Charlie Hunnam (Sons Of Anarchy) is Col. Percy Fawcett, an explorer who went missing in the Amazon in the 1920s. The Lost City of Z tells the story of him, and those closest to him, including Henry Costin (Robert Pattinson). In the beginning of the 20th century, Fawcett and Costin journeyed deep into the Amazon and discover things previously unknown to humanity, evidence of civilisations that may have inhabited the region before “the white man” came. Regardless of being labelled as mad by the English scientific establishment, Fawcett continued to try to prove his case, with the help of his wife Nina (Sienna Miller), which subsequently ends in the disappearances of him and his son in 1925.
He made many journeys to his Z and we follow three of this trips, starting not long after cutting short his budding military career. The in-depth introduction on his military history is long but necessary to understand Fawcett as person. Soon after, we are thrust into 1906, the year of his first outing to Bolivia and Brazil. He was convinced that a complex peoples lived there, to which the RGS (Royal Geographical Society) laugh in his face but they send him on a second expedition anyway. In 1914, we are witness to great battle sequences in what was to be ‘The War To End All Wars’ and we’re thrust into 1925, his last expedition, with his son Jack Fawcett (Tom Holland).
Based on David Grann’s The Lost City of Z: A Tale of Deadly Obsession in the Amazon, this film is an enjoyable watch for sure. Though, it’s not without a darkness that goes beyond the canopies of the Amazon Rainforest. In 2017, Percy Fawcett is a bit of a legend, but back then he was mocked for being kind to the “savages”, as he saw them as human beings, not the beasts that the British Empire had labelled. His peers, including James Murray (Angus Macfadyen) and Sir George Goldie (Ian McDiarmid) are two of the film’s token imperialists, who quite frankly, are just assholes. But the film’s portrayal of imperial ideology is great and even more potent into this post-Brexit era, where ‘us or them’ is the name of the game.
The class-based pomposity is something that is still evident in the 2017, if you only open your eyes. This film covers a number of decades and I’m glad they didn’t change Hunnam for an older actor for his older years. It’s also a narrative about deterioration, the depletion of the Empire but also the decline of man who had seen so much but lived so little, often spending years from his family. However, it also shows how much respect he had for the places he visited and the cultures he found, in relation to the British Empire who plunder and destroy everything they touch. With any period drama comes class-based snobbery and this film excels with its usage, whether that’s at ball or at an RGS meeting were rank is confused with good character.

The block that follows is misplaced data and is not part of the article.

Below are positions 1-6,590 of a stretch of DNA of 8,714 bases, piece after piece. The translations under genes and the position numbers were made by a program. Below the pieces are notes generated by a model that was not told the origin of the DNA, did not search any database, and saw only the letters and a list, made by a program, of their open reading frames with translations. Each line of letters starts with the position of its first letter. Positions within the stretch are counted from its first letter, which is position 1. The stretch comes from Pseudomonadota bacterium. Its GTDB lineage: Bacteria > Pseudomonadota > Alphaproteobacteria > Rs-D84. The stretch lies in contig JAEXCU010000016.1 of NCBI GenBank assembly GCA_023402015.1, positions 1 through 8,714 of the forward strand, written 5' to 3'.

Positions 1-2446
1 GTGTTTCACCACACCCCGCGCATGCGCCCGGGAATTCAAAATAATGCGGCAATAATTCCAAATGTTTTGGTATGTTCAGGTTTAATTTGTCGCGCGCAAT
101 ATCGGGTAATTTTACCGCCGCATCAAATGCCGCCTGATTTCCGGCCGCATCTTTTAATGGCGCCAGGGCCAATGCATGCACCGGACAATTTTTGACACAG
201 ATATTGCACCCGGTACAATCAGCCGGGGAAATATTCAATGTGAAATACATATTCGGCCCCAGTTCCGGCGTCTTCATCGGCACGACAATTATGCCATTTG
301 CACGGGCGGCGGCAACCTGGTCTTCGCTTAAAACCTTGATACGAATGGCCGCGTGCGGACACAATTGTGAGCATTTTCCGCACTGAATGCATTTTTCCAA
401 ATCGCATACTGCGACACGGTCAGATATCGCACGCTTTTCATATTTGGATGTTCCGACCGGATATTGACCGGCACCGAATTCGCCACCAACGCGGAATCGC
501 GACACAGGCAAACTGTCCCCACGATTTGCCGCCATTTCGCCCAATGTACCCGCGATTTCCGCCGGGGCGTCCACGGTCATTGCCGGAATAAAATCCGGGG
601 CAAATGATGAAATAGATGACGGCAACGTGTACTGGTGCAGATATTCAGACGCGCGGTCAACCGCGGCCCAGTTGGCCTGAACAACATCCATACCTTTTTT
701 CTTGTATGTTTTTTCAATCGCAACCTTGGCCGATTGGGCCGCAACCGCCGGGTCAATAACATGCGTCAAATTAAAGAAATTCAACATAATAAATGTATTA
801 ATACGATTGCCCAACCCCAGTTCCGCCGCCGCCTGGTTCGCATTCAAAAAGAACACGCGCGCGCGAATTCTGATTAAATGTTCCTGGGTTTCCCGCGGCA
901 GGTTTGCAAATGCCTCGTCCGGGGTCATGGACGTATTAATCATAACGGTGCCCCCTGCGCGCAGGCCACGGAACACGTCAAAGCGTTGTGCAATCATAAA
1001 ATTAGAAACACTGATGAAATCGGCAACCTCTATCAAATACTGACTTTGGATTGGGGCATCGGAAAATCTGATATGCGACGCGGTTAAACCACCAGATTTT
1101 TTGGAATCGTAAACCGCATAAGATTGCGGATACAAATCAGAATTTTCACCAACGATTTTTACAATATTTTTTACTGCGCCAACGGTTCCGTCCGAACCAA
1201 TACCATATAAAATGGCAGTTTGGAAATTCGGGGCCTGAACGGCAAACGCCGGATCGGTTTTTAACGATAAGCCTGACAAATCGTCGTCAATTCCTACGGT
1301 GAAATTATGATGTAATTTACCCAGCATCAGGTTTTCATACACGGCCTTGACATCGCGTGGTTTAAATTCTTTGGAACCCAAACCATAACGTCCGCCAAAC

Just like our politicians today, high status does not equal good character. Regardless of historical accuracy, advocates of the Empire were renowned racists and often labelled people of colour as “primitive” and/or “savages.” Winston Churchill referred to Gandhi as a “seditious fakir” and that’s from the man Britain saw fit to put on its five-pound note. Fawcett and his close friends on their outings (not Murray) treated people of colour humanly, as they didn’t see the differences between them. They looked different but we are one species. Do you see where I’m going with this? Too many films are being produced and released with themes in reply to our Neo-Political climate. The ideologies of the past still stand (somewhat), they’re just dressed in a different uniform.
As far as cinematography goes, this film is stunning and the scenes in the South American terrains are beautiful. It makes me want to go there and see it for myself. “To dream, to seek the unknown, to look for what is beautiful is its own reward. A man’s reach should exceed his grasp” says Nina (Miller). And it’s quotes like this really put man’s existence into perspective. To pursue knowledge is a good thing, but it’s what we do with that knowledge that defines us. To seek new worlds and new civilisations is also good, but not if we make slaves out of them or enforce different cultures to adopt our ways. Observe. Watch. Learn. We reach for knowledge and grasp for what that knowledge brings but don’t propagate others to fit an agenda.
Regardless of its slowish introduction, this film holds up. It lags slightly towards the end but it’s a thoroughly enjoyable picture nonetheless. Sienna Miller (Live By Night), Tom Holland (Wolf Hall), Robert Pattinson (Goblet Of Fire) and Charlie Hunnam (Crimson Peak) all give amiable performances. In addition, the film’s cinematography is accompanied by a stellar score from Christopher Spelman. Never has a period drama been as relevant to the now as The Lost City of Z, as it is sweet and proper to respect those and what which is different.